Mind and Body

Holiday Season Dining Dangers

It's time for the old end-of-year office party or family holiday dinner. During the holiday season the likelihood that you will ingest high-risk foods that may cause allergic reactions is at an all-time high. So if you are one of the estimated 11 million people affected by food allergies, focus on being a label detective in order to avoid these potentially hazardous ordeals.

Watch our for these holiday culprits:

  • Eggnog (the word albumin on a label indicates the presence of eggs)

  • Fruitcakes (may contain nuts)

  • Glazed rolls and bread or other bakery items (containing egg)

  • Mixed nuts

  • Chocolate, candies and other confectionery items (many contain nuts, milk)

  • Dips, fondues and salsas (may contain diary cream and egg)

  • Quiches (often contain egg)

  • Fried foods - if you are seafood-allergic (as the same oil used in the fried fish may also be used in the preparation of other fried foods such as French fries)

  • At least some alcoholic beverages (if you are grain or wheat sensitive)

  • Soybean oil salad dressings - (if soy sensitive)

  • Caesar or Greek salad (may contain anchovies)

  • Marzipan (a paste made of ground almonds, egg and/or milk)

  • Worcestershire sauce (may contain fish)

  • Yams, sweet potato pie (may contain egg, pecans, walnuts or dairy)

  • Pumpkin pie (may contain peanut/nuts, nutmeg)

  • Gingerbread cookies (may contain egg, milk, soy, corn and wheat)

  • Potato pancakes served for a Chanukah celebration (may contain egg)

Here are some strategies for the holidays:

  • Use caution if you eat Chinese, Vietnamese, Thai and Mexican cuisine as many foods may contain nuts.

  • Keep a "restaurant food allergen ingredient card" with you to make the kitchen staff aware of your food allergy when dining out. Ask for a list of ingredients before ordering.

  • Be a label detective! Learn to read food labels as many ingredients can be misleading or confusing. Check out the recommendations on "How to Read a Label" at www.foodallergy.org.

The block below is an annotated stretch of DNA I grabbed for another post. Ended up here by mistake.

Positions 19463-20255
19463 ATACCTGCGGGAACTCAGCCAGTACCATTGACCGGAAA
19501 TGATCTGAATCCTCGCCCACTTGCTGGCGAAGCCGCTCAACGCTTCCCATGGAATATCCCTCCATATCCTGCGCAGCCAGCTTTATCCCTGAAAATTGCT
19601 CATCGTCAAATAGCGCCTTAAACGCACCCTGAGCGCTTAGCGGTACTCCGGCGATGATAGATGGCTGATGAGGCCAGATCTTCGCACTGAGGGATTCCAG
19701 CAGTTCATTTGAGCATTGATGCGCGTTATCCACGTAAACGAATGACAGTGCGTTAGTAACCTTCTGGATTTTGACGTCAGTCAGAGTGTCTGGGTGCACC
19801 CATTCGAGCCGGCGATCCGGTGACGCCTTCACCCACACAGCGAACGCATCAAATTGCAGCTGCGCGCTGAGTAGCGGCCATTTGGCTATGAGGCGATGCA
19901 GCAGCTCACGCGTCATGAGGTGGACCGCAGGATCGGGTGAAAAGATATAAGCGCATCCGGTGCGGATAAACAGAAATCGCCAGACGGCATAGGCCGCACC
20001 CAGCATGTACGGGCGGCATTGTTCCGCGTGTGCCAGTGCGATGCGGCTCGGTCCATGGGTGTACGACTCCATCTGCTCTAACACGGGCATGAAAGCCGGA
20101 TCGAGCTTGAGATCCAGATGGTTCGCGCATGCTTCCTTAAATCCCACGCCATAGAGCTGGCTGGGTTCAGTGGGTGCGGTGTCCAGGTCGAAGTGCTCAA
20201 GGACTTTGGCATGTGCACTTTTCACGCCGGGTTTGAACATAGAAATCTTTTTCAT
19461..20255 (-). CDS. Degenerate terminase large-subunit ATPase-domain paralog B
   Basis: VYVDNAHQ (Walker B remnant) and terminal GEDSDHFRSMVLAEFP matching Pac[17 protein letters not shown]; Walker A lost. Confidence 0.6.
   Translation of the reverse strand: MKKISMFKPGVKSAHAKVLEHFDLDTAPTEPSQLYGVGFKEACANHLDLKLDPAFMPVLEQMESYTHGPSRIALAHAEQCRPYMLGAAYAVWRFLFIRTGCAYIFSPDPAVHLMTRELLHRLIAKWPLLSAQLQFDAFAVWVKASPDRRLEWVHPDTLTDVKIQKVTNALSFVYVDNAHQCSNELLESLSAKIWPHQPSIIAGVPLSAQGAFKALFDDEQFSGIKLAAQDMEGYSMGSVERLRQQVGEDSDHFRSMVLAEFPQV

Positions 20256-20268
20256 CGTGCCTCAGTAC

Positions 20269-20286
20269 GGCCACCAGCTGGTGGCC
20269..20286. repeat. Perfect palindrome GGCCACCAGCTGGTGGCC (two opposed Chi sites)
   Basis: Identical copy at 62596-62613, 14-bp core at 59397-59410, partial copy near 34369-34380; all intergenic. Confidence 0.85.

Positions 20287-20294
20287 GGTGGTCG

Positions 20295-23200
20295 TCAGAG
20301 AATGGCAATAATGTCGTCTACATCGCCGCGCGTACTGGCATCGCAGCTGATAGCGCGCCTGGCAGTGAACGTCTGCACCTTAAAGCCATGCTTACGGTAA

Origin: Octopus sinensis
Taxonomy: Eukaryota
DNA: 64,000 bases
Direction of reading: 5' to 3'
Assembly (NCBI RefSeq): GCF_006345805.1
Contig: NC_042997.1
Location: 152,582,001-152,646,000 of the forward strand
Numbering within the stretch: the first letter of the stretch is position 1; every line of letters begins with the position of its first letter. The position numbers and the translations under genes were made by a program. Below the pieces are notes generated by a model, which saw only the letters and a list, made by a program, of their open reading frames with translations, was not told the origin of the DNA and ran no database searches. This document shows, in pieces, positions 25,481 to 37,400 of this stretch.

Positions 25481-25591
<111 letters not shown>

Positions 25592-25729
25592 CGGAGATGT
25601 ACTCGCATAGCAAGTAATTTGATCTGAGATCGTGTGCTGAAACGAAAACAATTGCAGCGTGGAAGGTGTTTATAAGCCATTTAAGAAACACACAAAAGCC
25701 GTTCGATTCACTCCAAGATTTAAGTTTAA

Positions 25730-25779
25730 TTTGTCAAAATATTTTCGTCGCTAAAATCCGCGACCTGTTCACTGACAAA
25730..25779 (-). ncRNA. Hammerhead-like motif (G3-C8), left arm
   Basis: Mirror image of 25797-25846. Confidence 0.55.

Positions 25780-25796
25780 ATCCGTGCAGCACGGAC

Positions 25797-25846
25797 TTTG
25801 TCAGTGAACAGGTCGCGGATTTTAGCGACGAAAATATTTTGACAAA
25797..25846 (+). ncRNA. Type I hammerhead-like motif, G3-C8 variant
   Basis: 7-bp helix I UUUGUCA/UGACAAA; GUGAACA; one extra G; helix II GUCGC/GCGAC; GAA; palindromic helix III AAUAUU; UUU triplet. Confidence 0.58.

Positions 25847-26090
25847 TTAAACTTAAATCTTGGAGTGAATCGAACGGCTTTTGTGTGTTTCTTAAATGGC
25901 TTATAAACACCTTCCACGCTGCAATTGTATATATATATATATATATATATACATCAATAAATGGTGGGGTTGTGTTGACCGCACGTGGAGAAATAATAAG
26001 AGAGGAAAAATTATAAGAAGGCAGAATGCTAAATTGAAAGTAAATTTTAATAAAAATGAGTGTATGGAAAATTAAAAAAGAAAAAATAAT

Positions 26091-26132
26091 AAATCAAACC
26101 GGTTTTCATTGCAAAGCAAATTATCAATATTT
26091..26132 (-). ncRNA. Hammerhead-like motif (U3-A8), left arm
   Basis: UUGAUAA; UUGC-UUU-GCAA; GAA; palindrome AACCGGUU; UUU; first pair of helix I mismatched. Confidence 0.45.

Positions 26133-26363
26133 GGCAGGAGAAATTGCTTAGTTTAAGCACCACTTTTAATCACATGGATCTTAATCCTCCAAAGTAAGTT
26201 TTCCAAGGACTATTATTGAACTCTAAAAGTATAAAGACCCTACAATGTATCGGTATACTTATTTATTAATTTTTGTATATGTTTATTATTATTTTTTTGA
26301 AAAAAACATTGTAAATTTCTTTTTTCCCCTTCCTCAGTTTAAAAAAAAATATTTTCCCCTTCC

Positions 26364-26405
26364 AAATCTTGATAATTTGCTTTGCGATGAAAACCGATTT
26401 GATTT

• When visiting with friends and family, let your host know if you need to avoid certain foods so they can prepare alternate choices.

  • Bring safe, homemade, allergy-free dishes when invited to someone's house.

  • Keep a spot in the food preparation area of the kitchen free of food allergens.

  • Be sure and know the earliest signs of an allergic reaction and how to give the emergency medication(s) prescribed by your allergist/physician.

  • Develop an emergency plan that includes ample medication, including epinephrine auto-injectors (be prepared for prolonged reactions).

  • Plan ahead if you need to travel during the holidays and have safe snacks and foods with you, especially if you have a food-allergic child.

  • Stay with "simple dishes" that avoid hidden ingredients.

  • Avoid salad bars where containers can have traces of allergens and cross contamination is common.

  • Use caution when ordering deli meats where the same equipment may be used to slice meat and milk-based cheeses.

Having an allergy to a food does not mean you cannot enjoy the many and varied holiday foods this time of the year. Many alternate foods can be substituted and still ensure a safe and enjoyable holiday season! For more tips on avoiding food allergens during the holidays, vitit www.aaaai.orgor www.acaai.org.

Dr. Clifford W. Bassett

is an assistant clinical professor of medicine at the Long Island College Hospital and on the faculty of NYU School of Medicine. He is the current vice chair for public education committee of the American Academy of Allergy, Asthma and Immunology. No information in this blog is intended as medical advice to any reader or intended to diagnose or treat any medical condition.

Dr. Clifford Bassett is an adult and pediatric allergy specialist, and diplomate of the American Board of Allergy and Immunology. He is the medical director of Allergy and Asthma Care of NY and author of "The New Allergy Solution: Super-Charge Resistance, Slash Medication, Stop Suffering." Bassett is a clinical assistant professor of medicine and on the teaching faculty of NYU School of Medicine and NYU Langone Medical Center, and faculty at Cornell University Medical College. Follow him on Twitter.